The National Plan to End Violence Against Women and Children 2022-2032 was released on Monday, 17 October 2022. Embolden Co-Chair and CEO of Women’s Safety Services SA, Maria Hagias, was pleased to attend the launch in Melbourne as a member of the National Plan Advisory Group, together with Minister for Women and the Prevention of Domestic and Family Violence The Hon Katrine Hildyard MP, DHS Chief Executive Lois Boswell and Office for Women Director, Dr Sanjugta Vas Dev.
This National Plan has been approved by Commonwealth, State and Territory governments, and outlines a pathway to ending gender-based violence across the domains of prevention, early intervention, response, recovery, and healing. It commits to 10 years of sustained action, effort and partnership across sectors and levels of government.
The new National Plan is strongly focused on gender equality as the driver for domestic, family and sexual violence.
Dedicated and strategic national, state and territory actions to implement the National Plan will be outlined in two underpinning 5-year Action Plans, and a dedicated Aboriginal and Torres Strait Islander Action Plan. Development of the Action Plans is underway, with the first five-year Action Plan expected to commence from July 2023.
There was significant consultation across the country and contribution from government, sector and specialist services as well as at the heart of this plan was the voice of victim survivors. They informed and shaped this plan and their collective message was powerful and one that we must have always inform how we do what we do and do it better.
National Plan statement from victim-survivors
It is time to transform our pain into action. There can be no more excuses – that it is too hard, we don’t know what to do, it’s too complex.
It is everyone’s responsibility to end the perpetration of violence against women and children, and all victims of gendered violence.
We are your mothers, your sisters, your brothers, your aunties, your uncles, your cousins, your children, your partners, your colleagues, your friends, your family, your kin, your community.
Do not continue to shame us for what other people have done to us. We did not ask for abuse. We have resisted violence, or done what we needed to do – to protect ourselves, our families. To survive.
Stand with us, do not look away when we show you our pain. See what is happening all around you everyday, from the sexist comment or homophobic joke, to the excuse ‘boys will be boys’.
Discard the intuition that just because you know someone, they could not possibly hurt or abuse another. The people who use violence and abuse against their families, partners, children, colleagues, friends or dates are people you already know. People you like. People you love.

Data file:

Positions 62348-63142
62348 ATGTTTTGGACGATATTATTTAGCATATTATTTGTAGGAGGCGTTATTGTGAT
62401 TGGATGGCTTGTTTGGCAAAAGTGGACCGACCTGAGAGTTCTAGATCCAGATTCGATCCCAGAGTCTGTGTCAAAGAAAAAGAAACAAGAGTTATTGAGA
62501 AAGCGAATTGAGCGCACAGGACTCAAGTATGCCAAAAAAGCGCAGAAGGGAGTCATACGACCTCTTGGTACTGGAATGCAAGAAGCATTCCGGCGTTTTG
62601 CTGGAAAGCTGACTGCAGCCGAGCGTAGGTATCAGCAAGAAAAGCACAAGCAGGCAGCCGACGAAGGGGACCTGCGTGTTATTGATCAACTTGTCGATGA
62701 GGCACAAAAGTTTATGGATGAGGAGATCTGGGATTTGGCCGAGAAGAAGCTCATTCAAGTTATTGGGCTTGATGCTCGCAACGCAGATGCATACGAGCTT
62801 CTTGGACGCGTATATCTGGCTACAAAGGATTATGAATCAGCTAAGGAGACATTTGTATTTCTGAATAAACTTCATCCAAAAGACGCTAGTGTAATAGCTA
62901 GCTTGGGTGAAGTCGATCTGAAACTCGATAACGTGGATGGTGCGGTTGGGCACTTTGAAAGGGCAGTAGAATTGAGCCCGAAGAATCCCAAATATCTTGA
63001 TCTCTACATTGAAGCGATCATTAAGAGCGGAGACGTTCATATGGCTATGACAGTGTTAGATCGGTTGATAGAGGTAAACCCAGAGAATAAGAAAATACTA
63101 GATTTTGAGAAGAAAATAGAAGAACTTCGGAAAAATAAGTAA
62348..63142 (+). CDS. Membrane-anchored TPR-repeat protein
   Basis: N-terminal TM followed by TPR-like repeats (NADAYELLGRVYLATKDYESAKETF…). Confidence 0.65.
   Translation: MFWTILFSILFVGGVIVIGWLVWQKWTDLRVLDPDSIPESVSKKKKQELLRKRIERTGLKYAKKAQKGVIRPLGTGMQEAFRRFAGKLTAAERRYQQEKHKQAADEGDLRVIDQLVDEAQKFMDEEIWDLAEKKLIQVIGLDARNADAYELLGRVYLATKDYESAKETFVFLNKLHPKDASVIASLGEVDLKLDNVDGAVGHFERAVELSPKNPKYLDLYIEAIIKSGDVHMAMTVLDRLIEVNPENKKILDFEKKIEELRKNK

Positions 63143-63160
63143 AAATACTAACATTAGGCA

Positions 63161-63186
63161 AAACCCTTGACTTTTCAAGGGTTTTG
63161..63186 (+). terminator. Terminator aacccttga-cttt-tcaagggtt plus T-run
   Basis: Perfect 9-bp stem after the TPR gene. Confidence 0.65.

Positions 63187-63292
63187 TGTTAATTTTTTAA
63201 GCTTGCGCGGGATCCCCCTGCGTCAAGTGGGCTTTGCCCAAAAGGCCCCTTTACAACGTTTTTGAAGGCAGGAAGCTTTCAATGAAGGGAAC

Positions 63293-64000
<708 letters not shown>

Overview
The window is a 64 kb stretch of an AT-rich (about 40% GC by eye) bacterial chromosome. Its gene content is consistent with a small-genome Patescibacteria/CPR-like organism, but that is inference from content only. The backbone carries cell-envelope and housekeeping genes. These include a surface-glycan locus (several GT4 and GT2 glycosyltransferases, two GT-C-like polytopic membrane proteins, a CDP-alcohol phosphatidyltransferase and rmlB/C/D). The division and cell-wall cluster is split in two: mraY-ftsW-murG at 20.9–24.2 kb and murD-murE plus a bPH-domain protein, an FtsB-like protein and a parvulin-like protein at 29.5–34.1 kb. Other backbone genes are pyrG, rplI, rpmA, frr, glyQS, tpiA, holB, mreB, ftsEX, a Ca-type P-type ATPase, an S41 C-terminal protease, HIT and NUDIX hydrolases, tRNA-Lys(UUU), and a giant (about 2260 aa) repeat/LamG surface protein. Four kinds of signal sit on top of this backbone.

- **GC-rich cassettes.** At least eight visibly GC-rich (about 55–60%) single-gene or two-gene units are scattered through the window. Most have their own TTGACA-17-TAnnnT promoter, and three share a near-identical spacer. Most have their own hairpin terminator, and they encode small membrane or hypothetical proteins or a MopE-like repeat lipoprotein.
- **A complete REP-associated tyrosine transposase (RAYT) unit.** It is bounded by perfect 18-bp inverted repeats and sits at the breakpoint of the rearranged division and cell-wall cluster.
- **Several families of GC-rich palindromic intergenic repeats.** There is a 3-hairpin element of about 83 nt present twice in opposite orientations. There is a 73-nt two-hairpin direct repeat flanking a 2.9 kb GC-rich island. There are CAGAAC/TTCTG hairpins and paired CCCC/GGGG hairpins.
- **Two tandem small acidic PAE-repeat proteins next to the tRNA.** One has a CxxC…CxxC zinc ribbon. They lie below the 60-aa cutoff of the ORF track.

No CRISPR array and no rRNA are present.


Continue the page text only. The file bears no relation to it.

The people who have abused us are people we knew; people we liked; and most often people we loved.
Too many of us are being re-traumatised trying to engage with systems that are meant to ‘protect’ us but fail. Systems that create barriers to access and have costs beyond our means because services are not designed for the realities of our lives. Instead, they perpetuate the same dynamics of power and control as our abusers. Systems that wait until the worst has happened before they respond, then blame us for not reporting or leaving.
We should not have to die to get your attention.
We should never be forced to choose between violence in our homes or being homeless and facing violence on the streets, or having our families torn apart in ways we never wanted and that cause further harm.
This is not safety.
The time is now to remove the inequalities that allow perpetrators to exercise power over others because our society:
- does not believe women
- does not value all women equally
- does not hear the voices of First Nations women and learn from their diverse experiences
- does not reward women equally for work
- does not value women’s unpaid labour
- does not believe children can be trusted to tell the truth about abuse
- does not view people with disability as equal or able
- punishes those who do not conform
- creates disadvantage and poverty as a problem of individuals.
It is time to stop people and institutions choosing to use violence, feeling entitled to control and dominate, to degrade others’ value based on their sex, gender, sexuality or perceived ‘rights’.
We are not damaged goods. We are not incapable or less than you because we experience trauma. We are survivors. We will not be silenced, pushed into the shadows nor spoken for any more.
We hold knowledge and answers that others simply do not.
We are diverse but galvanised by a common cause. We know what needs to change. No meaningful solutions can be made about us without us.
Stopping our suffering depends on all of us choosing to do something differently. We cannot repeat more of the same and expect to achieve change.
Abuse and violence is a problem for victims, but it is not the victims’ problem. Genuine change begins with a willingness to listen. We must stop protecting perpetrators with our silence, and through inaction. We must be willing to sit in discomfort. It is time to be brave.
Members of the Independent Collective of Survivors